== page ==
This morning, Tony Abbott announced that workers from Holden would be liberated from their jobs as a result of the closure of the plant. Or at least, that’s what people from a few news sources told us, and one major news outlet’s somewhat ambiguous title for their coverage played on the same ideas as the others - although theirs was the most level headed report of the lot.
Here’s how it is. Tony Abbott did not say that workers would be “liberated” in the same terminology which defines the Russian Revolution – one which depicts an uprising from the lower classes against the injustices in the world. No, instead what he said was “Some of them will find it difficult, but many of them will probably be liberated to pursue new opportunities and to get on with their lives.”
Lets look at that last bit. People would be “Liberated” (which comes from the word liberate, or to release someone from a situation which limits thought of behaviour) as to find new opportunities in their lives. What the hell is wrong with what he said there? Absolutely nothing.
Also, one big detail that it appears everyone has glossed over: The plant isn’t closing tomorrow. It’s closing in 2017 – that’s a good three years away at the very least. That gives these workers three years to find a new job. Three years. That’s more than enough time to do so, I say.
Back in 2012, I was involved in the collapse of Allans Billy Hyde Music. I was working on the sales floor at the time, and when the company collapsed I was one of the last out the door working at the flagship Sydney store in Pitt Street. I was then unemployed via redundancy for a good seven months. I was on the dole, and I hated myself for it. I have never been one to ask the government for assistance, and I felt like crap for it. So I’ve been there.
However, what it did do, was open my horizons for that section of time. In that time, I concentrated on my writing, the very thing which now, I am trying to get a job with as someone who now holds a degree in Journalism. So it liberated me from the comfort of my position and pushed me onto working and going after better things. It made me shoot and aim higher, looking for somewhere that paid a little better, was in a different area, pushed me and changed and developed me into something better than what I was. That is what it meant to be “Liberated” from my comfortable job in the music retail sector.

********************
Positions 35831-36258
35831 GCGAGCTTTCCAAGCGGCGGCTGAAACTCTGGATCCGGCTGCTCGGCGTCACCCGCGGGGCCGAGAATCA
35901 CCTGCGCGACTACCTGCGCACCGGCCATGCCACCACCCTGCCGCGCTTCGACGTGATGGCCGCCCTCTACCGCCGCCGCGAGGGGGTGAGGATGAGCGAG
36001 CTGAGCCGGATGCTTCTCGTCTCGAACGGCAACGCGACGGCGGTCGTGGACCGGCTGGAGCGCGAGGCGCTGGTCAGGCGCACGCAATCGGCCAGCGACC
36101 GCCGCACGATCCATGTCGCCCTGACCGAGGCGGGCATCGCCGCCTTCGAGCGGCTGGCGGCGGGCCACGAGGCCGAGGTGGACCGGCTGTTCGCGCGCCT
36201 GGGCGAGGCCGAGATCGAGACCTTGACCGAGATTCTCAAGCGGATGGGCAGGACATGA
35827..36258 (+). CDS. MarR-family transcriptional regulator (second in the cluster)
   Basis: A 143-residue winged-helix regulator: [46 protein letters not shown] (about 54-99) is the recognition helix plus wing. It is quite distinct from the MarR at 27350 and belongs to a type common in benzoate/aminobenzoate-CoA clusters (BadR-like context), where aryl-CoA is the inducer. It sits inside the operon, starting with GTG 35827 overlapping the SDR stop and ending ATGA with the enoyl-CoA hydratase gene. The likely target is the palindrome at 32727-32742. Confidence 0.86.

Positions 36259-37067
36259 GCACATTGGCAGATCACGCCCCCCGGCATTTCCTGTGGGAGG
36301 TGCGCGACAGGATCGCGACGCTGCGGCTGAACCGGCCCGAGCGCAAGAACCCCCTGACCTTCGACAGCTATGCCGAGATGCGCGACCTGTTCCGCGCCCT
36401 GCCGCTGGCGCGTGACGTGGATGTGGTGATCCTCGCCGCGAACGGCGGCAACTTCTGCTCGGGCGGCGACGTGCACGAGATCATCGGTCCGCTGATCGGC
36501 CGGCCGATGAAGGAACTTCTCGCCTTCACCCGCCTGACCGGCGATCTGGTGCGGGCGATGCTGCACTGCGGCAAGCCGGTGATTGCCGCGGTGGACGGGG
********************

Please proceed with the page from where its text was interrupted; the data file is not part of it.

But I agree somewhat, in that “liberated” probably isn’t the greatest word to use. I mean it does conjure up images of pitchforks and flag-burning. However, for some they just were focussed on the word, and not on the meaning behind it. Which seems a touch harsh, when some have attempted to find the meaning in a picture from the 1980’s and explain it using a political slant. But when someone says “liberated” about jobs, that’s a no go area.
It is clear to me that the press just aren’t having any luck any more. Because the government is no longer handing out press releases willy-nilly like the former Labor government, journalists are actually having to work for their stories – especially those in political journalism. Thus, they are resorting to writing personal reflections and applying it (albeit loosely) to the current situation, claiming they know from personal experience what these Holden workers are going through.
This isn’t journalism. You should be looking at the Marxist theories on unemployment, which argue that it can be beneficial to industries by keeping wages in check, can promote labour productivity and profitability. You should also be looking at the negatives, which can range from people losing their homes, right through to civil unrest. The latter won’t happen here but it can and did during the fall of the Weimar Republic in 1933.
But instead, and sadly, we’re hearing about how Tony Abbott has misused a dictionary, and how he has slapped people in the face who were working at the plant. Because after all, that makes a much better story doesn’t it.